Jumping up and down yelling nasty other state is not going to change reality. Things have to change, all users have to pay a price that reflects the value of the resource and the delivery costs.

I support the trading of water across the system because bullshit like this will be removed from the negotiations, the water will get used were it produces a return at whatever the market price is.

Though I am a South Australian living near the Murray Mouth, I too support a greater role for trading water, so that users pay a price that reflects the value of the resource and delivery cost. I accept that downstream irrigator need to have high value production to afford this--eg., the top end wineries in SA.

But the rules of the game are still rigged. The cap of water extraction needs to apply to all states in the Murray Darling Basin, no matter how water they take out and water trading must be allowed.

It is not a question of nasty states. Queensland refuses to signup to the basin cap and it has not separated water licences from property ownership. So there can be no water trading. Victoria blocks water trading to 6%.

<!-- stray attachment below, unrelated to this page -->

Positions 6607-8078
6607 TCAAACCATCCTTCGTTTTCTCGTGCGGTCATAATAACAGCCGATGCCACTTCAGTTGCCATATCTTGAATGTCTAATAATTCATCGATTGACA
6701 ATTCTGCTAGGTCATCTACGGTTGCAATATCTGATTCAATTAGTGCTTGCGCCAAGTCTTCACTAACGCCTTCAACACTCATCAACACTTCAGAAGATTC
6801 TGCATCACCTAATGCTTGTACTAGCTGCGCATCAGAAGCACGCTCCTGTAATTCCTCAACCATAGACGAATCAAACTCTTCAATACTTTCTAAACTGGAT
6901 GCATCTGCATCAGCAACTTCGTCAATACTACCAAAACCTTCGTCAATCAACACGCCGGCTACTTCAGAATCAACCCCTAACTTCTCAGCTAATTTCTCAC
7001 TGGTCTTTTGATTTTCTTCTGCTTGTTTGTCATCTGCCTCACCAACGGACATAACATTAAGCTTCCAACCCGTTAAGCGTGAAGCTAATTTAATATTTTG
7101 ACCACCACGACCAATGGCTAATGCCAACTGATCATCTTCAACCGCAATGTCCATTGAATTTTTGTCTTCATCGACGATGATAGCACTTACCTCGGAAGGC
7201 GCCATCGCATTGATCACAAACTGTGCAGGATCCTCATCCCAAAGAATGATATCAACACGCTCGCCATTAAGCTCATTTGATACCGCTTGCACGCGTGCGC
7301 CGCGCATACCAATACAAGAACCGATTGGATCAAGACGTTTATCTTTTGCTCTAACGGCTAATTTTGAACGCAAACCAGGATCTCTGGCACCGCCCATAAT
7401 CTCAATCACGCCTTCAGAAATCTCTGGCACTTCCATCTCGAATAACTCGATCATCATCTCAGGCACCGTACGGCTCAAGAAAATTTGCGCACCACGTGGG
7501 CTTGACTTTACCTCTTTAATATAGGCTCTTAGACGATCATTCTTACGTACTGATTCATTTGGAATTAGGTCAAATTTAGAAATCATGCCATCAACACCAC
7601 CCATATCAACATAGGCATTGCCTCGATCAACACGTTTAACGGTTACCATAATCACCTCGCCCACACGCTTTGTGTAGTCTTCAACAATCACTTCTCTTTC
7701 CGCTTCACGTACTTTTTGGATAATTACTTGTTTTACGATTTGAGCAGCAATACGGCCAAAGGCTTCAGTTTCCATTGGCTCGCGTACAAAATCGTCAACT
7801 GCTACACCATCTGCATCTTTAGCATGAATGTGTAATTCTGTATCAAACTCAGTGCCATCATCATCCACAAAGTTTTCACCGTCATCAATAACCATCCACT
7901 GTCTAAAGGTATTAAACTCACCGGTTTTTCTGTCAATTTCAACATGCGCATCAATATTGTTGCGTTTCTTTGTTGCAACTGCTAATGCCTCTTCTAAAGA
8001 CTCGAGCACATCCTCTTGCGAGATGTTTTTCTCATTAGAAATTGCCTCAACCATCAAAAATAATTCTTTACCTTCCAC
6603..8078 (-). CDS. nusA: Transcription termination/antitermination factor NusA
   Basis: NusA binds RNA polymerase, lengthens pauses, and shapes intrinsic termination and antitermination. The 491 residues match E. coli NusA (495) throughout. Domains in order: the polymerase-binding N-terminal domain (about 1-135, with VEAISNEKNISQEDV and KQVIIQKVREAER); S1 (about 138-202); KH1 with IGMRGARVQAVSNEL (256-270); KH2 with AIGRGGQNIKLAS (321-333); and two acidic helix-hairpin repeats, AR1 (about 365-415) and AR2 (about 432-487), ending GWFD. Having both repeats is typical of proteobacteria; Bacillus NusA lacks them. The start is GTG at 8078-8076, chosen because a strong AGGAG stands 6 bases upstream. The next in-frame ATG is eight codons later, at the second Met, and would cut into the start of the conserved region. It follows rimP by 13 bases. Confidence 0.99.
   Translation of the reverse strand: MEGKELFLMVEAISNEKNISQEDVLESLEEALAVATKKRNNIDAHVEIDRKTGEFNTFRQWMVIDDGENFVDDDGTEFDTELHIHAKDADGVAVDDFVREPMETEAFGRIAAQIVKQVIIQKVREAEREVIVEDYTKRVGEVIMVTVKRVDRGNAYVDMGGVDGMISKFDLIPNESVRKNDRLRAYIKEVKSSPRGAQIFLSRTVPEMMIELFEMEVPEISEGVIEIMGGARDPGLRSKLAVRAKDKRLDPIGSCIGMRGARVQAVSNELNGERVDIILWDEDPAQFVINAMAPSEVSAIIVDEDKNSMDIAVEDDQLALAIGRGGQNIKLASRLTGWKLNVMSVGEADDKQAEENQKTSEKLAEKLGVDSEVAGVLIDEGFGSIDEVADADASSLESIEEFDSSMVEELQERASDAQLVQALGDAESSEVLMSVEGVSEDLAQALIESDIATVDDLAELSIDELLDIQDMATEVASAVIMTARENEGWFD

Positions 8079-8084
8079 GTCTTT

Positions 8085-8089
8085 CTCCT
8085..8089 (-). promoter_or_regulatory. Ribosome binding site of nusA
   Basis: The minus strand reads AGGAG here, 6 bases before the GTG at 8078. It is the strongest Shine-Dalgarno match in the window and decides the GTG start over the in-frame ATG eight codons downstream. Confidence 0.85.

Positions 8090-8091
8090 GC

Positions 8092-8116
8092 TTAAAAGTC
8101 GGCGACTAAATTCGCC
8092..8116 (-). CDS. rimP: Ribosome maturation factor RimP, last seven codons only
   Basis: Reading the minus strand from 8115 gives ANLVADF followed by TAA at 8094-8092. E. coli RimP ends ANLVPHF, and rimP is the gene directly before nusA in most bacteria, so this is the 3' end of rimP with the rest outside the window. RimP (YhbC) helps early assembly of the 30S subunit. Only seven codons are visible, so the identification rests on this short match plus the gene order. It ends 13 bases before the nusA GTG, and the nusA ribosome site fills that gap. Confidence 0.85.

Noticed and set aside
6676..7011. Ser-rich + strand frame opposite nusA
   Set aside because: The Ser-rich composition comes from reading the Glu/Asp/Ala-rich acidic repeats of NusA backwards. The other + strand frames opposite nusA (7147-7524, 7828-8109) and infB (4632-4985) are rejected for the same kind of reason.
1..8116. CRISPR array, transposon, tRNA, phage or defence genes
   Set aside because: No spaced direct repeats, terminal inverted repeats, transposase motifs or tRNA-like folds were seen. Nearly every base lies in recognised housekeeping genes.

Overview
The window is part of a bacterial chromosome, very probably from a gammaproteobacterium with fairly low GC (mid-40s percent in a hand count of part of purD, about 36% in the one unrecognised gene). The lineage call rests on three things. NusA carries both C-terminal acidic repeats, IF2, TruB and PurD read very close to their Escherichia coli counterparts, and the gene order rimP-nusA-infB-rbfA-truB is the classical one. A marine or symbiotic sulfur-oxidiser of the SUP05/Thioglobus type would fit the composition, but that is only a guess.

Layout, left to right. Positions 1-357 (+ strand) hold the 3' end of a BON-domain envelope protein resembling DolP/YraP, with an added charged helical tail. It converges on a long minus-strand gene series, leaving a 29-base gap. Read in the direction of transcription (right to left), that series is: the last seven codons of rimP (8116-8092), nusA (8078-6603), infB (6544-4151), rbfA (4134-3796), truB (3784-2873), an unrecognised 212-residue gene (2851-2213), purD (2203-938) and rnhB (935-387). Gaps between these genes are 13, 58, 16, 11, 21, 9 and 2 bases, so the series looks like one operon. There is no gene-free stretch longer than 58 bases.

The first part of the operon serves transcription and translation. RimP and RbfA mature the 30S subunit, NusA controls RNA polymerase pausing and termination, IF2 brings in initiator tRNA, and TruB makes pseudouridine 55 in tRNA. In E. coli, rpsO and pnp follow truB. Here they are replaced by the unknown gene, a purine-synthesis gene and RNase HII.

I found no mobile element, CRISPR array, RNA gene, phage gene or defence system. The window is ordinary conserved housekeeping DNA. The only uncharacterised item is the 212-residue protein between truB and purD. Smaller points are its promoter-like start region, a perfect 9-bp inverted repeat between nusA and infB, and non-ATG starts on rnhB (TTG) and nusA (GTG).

The Age editorial says

But, in spite of the Government's recent pledge of tens of millions of dollars to buy water-rich properties, it has no plans to purchase Darling Farms, which has been for sale for four years, or, indeed, another nearby property. While farmers wait, Climate Change Minister Penny Wong compounds the issue by indicating the onus is on prospective sellers to make the first approach. What is going on?

What is going on re the buyback of the over-allocated water

Queensland Department of Natural Resources and Water’s Ross Krebs, in comments to The Australian complained that run-off 'breaks out into floodplains or alternatively feeds into terminal wetlands resulting in a great loss of this water'.

That sums up the attitude of the Queenslanders -- water shouldn’t be ‘lost’ to the environment." And the Queensland Government -- regardless of political orientation -- simply doesn’t care about anyone downstream.